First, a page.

Visuals to accompany features are critical. Please include all the information you have about supporting visual materials you think will enhance the story. If citing a piece in a museum collection as a supporting visual, please include the accession number of the object. Please be aware that museums charge rights and reproduction fees, which vary from moderate to hundreds of dollars for one image; we will do our best, based on our budget, to acquire the appropriate images. Some visuals (such as a family photograph showing a vintage piece of clothing) can only be provided by you. When you submit your manuscript, however, photocopies of such will be acceptable. If an article is accepted, arrangements for receiving publication-quality color prints or high-resolution digital images (minimum 300 dpi at 2,000 x 3,000 pixels in tif or jpg format) will be made by the PieceWork staff. Digital images imbedded in an email or Word document are acceptable for a submission; however, if your submission is accepted, tif or jpg images must be sent separately via e-mail or placed on our FTP site; we cannot use imbedded images for publication. You also may be asked to ship actual pieces and tools to the PieceWork office for photography. We will work together to choose what will best suit the story and make sure all pieces are transported safely. All photographs and other materials will be returned and appropriately insured.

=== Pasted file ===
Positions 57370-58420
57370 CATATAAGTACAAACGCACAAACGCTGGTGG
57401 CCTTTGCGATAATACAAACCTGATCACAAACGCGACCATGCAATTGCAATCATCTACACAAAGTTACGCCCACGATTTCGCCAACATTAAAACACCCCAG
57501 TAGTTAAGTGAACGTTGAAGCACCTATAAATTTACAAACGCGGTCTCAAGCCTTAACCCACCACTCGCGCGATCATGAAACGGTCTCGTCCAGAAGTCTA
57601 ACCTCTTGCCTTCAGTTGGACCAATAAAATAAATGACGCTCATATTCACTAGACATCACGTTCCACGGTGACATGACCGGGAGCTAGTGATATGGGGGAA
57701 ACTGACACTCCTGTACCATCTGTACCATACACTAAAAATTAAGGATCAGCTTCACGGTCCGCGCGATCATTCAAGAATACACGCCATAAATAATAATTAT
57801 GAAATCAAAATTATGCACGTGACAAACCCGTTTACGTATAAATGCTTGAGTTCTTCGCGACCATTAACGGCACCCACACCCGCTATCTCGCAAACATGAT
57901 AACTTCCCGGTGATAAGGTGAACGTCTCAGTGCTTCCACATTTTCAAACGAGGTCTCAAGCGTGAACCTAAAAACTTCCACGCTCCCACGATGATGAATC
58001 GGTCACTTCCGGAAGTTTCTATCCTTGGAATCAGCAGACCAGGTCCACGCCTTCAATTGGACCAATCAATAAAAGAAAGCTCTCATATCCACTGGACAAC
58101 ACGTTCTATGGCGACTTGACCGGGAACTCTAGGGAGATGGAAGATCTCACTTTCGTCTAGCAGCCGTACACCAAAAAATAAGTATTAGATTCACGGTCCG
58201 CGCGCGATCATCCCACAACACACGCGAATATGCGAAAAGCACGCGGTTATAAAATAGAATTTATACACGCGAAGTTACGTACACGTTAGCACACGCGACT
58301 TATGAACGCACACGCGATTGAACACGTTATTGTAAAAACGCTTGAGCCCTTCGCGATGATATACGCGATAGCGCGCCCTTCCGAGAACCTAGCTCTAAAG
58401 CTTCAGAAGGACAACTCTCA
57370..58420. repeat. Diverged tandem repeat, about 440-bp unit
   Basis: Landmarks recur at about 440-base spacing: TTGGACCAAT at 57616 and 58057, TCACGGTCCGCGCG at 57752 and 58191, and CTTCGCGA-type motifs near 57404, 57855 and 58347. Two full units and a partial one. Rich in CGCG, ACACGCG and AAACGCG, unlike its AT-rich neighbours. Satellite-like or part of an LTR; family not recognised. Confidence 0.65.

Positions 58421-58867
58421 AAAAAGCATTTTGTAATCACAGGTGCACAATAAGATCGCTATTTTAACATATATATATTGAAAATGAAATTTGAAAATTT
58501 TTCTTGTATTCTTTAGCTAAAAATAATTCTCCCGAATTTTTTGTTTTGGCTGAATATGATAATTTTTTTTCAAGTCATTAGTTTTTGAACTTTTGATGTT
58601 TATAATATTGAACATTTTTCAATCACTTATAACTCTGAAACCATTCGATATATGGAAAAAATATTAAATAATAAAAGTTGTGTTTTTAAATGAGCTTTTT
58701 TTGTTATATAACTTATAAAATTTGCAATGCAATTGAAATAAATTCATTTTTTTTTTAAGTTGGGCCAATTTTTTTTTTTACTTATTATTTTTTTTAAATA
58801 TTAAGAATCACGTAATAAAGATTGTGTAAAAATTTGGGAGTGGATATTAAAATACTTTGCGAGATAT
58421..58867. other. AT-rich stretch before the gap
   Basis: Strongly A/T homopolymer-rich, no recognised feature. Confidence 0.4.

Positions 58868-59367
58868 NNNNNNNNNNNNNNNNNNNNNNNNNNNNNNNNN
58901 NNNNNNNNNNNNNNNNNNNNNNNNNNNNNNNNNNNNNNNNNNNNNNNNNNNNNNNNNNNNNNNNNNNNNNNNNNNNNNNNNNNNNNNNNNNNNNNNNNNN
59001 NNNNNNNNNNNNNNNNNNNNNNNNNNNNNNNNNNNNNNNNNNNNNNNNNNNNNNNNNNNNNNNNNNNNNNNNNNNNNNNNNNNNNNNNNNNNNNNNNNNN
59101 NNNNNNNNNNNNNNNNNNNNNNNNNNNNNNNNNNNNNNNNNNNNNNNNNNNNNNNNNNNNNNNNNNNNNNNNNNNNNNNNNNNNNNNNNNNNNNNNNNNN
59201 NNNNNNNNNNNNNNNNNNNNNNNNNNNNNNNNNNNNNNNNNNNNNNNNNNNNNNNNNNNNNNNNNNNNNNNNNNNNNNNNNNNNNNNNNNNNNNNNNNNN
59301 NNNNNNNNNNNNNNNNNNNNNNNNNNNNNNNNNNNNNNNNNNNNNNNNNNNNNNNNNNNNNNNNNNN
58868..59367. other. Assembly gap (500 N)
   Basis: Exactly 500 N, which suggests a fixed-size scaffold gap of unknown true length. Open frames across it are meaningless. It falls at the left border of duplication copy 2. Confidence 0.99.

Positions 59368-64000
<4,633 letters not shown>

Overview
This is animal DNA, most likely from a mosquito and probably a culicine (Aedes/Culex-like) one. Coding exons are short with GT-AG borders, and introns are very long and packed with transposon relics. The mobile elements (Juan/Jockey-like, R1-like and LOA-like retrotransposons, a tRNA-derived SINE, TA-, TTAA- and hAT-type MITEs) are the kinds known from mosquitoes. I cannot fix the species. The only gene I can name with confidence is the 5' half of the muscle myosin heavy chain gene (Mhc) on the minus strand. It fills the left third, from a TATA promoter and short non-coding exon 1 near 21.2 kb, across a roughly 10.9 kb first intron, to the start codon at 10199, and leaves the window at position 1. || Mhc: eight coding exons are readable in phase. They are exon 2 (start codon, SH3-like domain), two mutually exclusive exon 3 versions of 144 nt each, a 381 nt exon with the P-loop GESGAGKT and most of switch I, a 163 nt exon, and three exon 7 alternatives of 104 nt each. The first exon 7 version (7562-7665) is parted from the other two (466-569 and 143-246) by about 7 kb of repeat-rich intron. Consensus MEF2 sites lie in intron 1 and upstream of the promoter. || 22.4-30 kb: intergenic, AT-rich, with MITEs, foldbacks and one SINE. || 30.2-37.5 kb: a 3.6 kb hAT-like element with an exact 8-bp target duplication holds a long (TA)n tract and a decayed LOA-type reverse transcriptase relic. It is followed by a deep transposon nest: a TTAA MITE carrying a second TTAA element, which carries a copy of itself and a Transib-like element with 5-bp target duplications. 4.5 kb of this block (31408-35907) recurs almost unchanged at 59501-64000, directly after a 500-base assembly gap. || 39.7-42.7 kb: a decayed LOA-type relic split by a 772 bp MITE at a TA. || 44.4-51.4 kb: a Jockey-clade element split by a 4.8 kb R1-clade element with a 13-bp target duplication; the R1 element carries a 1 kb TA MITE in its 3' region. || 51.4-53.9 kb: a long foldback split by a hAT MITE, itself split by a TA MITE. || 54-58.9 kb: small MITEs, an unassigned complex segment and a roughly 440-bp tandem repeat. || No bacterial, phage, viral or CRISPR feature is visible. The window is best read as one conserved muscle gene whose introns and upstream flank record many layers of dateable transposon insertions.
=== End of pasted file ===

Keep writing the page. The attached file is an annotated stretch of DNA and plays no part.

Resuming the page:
For all submissions include complete contact information-mailing address, daytime phone, and email. Also include a brief (100 words or less) personal biography for publication.

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pat p. wrote
on Oct 13, 2011 10:08 AM

First I would like to say that Piecework and Traditions are absolute treasures in a class alone.I never fail to come away with an even deeper sense of respect and awe for a craft I am a lifelong practicioner and admirer of.I have an idea for an article I know that I and I feel certain several others would deeply enjoy. How about something on the long held tradition of the Bridal Handkerchief. In my own family I have made one for my daughter in law to be to carry with her as well as another that my sons wife did carry at their wedding. But I am certain that there a great many hankies already out there,lovingly stored and awaiting their turn again.I would love to see the pictures and read the stories of these treasured bits of beauty. Then perhaps there could be a teaching article on how one could go about making their own handkerchiefs and starting their own traditions. Of course some beautiful vintage edge patterns would be included! This just seems like a good idea to me, Thank you for hearing me out.